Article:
30 October in the H...
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30 October in the History of Psychology

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On October 30:

1855  Georges Gilles de la Tourette was born. Tourette is remembered for identifying the syndrome of tics, explosive outbursts, and "astonishing and imaginative profanity" that bears his name. He was shot in the head by a paranoid client in 1896. He recovered but suffered a progressive bipolar disorder, and became strident, bizarre, and theatrical. He died in a mental hospital in 1904.

1900 — Ragnar Granit was born. Granit was a Finnish-Swedish neurophysiologist who won the Nobel prize in 1967 for his work on the physiology of color vision. Granit identified "dominator" and "modulator" cells in the retina, responsible for brightness and color perception, respectively. He also performed pioneering studies of how motion and form are coded in the retina and transmitted to the brain.

1938 — The Orson Welles radio broadcast of H. G. Wells's "War of the Worlds" was aired, on Halloween night. This realistic radio drama caused panic in many parts of the United States. The phenomenon was described in Hadley Cantril, Hazel Gaudet, and Herta Hertzog's book The Invasion From Mars (1940).

1942 — Starke R. Hathaway and J. Charnley McKinley's Minnesota Multiphasic Personality Inventory was first published. The University of Minnesota held the original copyright to the test.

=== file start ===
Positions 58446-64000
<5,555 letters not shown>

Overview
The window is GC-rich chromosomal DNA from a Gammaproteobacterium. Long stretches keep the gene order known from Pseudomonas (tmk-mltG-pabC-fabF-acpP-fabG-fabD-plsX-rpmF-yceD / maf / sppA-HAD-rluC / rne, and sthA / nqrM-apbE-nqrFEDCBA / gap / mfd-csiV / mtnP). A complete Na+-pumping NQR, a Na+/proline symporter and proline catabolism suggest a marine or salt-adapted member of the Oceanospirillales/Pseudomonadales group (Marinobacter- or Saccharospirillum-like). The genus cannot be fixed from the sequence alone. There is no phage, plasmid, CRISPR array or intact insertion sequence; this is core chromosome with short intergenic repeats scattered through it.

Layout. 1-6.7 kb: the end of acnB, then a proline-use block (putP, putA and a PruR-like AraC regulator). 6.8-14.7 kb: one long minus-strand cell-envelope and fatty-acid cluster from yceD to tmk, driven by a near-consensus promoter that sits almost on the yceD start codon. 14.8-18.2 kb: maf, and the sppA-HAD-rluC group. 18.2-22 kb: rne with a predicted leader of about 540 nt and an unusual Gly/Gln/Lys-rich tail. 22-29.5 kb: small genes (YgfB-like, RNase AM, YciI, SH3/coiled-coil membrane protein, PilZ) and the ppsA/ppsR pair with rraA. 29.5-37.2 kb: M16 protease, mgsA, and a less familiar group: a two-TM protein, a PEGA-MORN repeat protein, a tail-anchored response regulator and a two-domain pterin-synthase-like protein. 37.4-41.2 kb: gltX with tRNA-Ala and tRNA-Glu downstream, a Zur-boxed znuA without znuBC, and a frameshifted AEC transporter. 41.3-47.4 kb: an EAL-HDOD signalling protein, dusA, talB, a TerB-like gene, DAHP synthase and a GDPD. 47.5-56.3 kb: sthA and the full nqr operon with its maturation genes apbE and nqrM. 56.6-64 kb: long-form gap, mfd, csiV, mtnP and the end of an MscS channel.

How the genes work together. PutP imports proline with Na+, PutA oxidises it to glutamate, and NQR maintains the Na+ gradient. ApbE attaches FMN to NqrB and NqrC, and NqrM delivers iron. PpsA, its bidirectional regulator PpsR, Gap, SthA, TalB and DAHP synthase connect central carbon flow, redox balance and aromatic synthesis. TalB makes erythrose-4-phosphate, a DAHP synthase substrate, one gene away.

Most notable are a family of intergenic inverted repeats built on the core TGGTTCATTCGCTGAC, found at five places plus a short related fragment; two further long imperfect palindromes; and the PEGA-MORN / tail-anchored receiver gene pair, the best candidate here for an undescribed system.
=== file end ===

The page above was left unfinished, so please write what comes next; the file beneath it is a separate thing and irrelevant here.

1970 — The Services and Facilities for the Mentally Retarded and Persons With Other Developmental Disabilities Act (Public Law 91-517) provided federal support for new facilities and a national advisory council.

1972 — Title XI of the Social Security Amendments Act of 1972 created Professional Standards Review Organizations. In 1974, the APA created its Committee on Professional Standards Review to coordinate with mental health delivery review organizations.

1979 — The petition to form APA Division 41 (Psychology and Law) was submitted. John Monahan submitted the petition. The APA Council of Representatives approved division status on September 3, 1980. Monahan was elected the first president of the new division.

1990 — Public Law 101-476 was passed, amending the Education for All Handicapped Children Act (Public Law 94-142). The amendments mandated the use of the term disability instead of handicap in official usage and expanded the scope of federal support for the education of students with disabilities.